India’s defeat in the second One-Day International (ODI) at Durban halts their victorious run in 2013. Nishad Pai Vaidya argues that this experience may actually help India learn a lot and put their plans in place for the ICC World Cup 2015.
The year 2013 has been a remarkable one for India in One-Day Internationals (ODIs). Having struggled post the ICC World Cup 2011 triumph, a relatively younger unit regained its winning mojo under the cool leadership of Mahendra Singh Dhoni. Not only did they win the ICC Champions Trophy 2013, but also maintained a remarkable winning streak of six consecutive ODI series. However, the defeat in South Africa comes as a wake-up call. There is no need to be an alarmist, but the message is clear — there are chinks in the armour that need to be addressed.
If there is anything the defeat has exposed, it is the want for practice. The Indians arrived in the country a few days before the first ODI after a long run at home. They did not have the necessary time to adjust to the conditions and acclimatise accordingly. The way some of the batsmen were dismissed during the two ODIs bears testament to the fact that the Indians were short of practice. Through the last two months, they got away by playing through the line on those batting friendly Indian surfaces. The same shots have a higher risk factor on South African pitches as there is more movement and bounce on offer for the bowlers.
When Dale Steyn welcomed Rohit Sharma with a barrage of snorters at Johannesburg, it was just a microcosm of a larger picture. Rohit, India’s best batsman this year, looked ordinary and it wasn’t so much about skill as much as it was about practice. Then Virat Kohli was squared up by one that left him as he was readying himself to flick it through the leg-side. Had they played a game or two before the series, they would have dealt with the situation a little better. Of course, they wouldn’t have faced the class of a Steyn in a practice game, but it would have helped their confidence.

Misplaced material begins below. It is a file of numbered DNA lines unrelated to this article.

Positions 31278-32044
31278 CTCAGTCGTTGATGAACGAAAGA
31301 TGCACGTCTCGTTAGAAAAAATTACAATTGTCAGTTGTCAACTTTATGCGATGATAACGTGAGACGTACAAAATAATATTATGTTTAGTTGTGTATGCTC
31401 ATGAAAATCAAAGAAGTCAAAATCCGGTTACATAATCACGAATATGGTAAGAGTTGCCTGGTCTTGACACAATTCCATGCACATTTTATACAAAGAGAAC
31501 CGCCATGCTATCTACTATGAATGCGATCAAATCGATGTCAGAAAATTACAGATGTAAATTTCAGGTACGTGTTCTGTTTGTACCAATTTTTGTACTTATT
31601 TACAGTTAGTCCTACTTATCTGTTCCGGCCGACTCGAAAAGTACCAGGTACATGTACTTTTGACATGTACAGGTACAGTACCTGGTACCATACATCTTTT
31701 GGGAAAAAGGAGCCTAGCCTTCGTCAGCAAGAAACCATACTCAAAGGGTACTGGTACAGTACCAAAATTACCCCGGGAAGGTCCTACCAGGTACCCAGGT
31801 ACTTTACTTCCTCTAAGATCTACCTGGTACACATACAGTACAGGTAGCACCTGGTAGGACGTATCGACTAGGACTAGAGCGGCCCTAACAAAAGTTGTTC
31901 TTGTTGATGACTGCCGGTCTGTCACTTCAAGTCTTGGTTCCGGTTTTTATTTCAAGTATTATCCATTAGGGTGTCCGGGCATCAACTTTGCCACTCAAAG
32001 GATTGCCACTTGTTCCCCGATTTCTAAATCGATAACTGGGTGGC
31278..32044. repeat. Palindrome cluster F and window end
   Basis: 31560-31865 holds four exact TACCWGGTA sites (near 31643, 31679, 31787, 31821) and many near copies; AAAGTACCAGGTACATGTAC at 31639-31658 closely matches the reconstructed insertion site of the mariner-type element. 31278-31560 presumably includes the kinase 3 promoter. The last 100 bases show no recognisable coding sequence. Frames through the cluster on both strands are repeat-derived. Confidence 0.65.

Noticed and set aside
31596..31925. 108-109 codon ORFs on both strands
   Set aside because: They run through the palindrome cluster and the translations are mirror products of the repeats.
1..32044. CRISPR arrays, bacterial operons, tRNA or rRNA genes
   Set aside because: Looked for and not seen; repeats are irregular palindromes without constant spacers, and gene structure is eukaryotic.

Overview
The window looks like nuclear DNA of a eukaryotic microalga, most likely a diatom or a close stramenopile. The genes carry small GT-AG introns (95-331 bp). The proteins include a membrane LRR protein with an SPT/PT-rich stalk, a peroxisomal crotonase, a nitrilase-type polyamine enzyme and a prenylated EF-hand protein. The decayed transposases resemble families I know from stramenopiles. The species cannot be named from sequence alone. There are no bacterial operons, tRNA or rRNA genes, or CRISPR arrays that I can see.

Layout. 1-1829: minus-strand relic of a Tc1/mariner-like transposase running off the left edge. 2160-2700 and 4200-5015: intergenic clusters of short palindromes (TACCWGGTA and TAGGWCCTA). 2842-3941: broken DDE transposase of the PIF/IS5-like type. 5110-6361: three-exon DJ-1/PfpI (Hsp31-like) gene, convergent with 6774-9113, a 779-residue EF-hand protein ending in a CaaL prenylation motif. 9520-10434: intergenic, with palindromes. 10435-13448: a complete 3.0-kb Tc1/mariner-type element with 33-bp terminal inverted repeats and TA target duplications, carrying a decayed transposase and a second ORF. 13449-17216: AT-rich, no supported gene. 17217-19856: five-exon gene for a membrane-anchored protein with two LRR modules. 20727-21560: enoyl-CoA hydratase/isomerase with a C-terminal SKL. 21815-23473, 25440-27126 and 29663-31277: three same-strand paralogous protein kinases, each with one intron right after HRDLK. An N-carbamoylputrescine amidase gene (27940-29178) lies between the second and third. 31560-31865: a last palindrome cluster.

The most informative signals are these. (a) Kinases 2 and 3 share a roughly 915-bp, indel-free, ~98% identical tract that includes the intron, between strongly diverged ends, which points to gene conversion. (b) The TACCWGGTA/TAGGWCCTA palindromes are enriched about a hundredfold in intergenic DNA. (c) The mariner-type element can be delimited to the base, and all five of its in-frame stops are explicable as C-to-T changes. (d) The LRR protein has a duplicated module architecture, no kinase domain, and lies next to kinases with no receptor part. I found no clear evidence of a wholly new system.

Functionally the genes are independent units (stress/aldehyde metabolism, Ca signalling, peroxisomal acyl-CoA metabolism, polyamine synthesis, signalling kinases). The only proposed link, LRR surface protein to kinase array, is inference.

Some may say that these are ODIs and one may not really require a warm-up, which is imperative before a Test series. Even before the Champions Trophy, they had their warm-up encounters in place and that did serve them well. However, losing an international contest always has a demoralising effect and India have to bounce back from here. This may have a psychological impact on them ahead of the Test series. It is not the fact that they have lost, but the huge margins with which they conceded defeat.
The batsmen do have some introspection to do though. In England, they applied themselves very well and fought out the testing periods to help India score big. The bowling in South Africa was more hostile and they could have tweaked their approach accordingly. Execution of strokeplay wasn’t perfect and there was a lot more they could have done.
Compare this performance to the one in England earlier this year. Astonishingly, it is the same unit that won India that tournament that has struggled in the Rainbow Nation. The batting line-up hasn’t changed, barring the No 4 slot as Dinesh Karthik isn’t in the side anymore. Ravindra Jadeja and Ravichandran Ashwin continue to be the main spinners. But, the fast bowling has seen numerous changes with India circling back to Umesh Yadav and Ishant Sharma. That is an area of instability as India’s main fast-bowlers keep changing. Earlier, Bhuvneshwar Kumar was the leading bowler and now it is Mohammed Shami. No one has taken on the mantle in the long-run.
So, it is just a confluence of all those small chinks that have led to this defeat in South Africa. The batting that had done so well this year ends it with a dampener. The frequent chopping and changing in the fast-bowling hasn’t helped; but the bowlers themselves have pushed the team management to make those changes due to their inconsistency. All in all, this could prove to be an important experience for India keeping in mind the ICC World Cup 2015. The tournament is still some time away and India would travel to New Zealand and England before setting foot in Australia in 2014-15. By then, they would have a side that would have adjusted well to foreign conditions and would have vital experience behind them. In defeat, there is a lot to learn and India could still benefit from this experience in South Africa.
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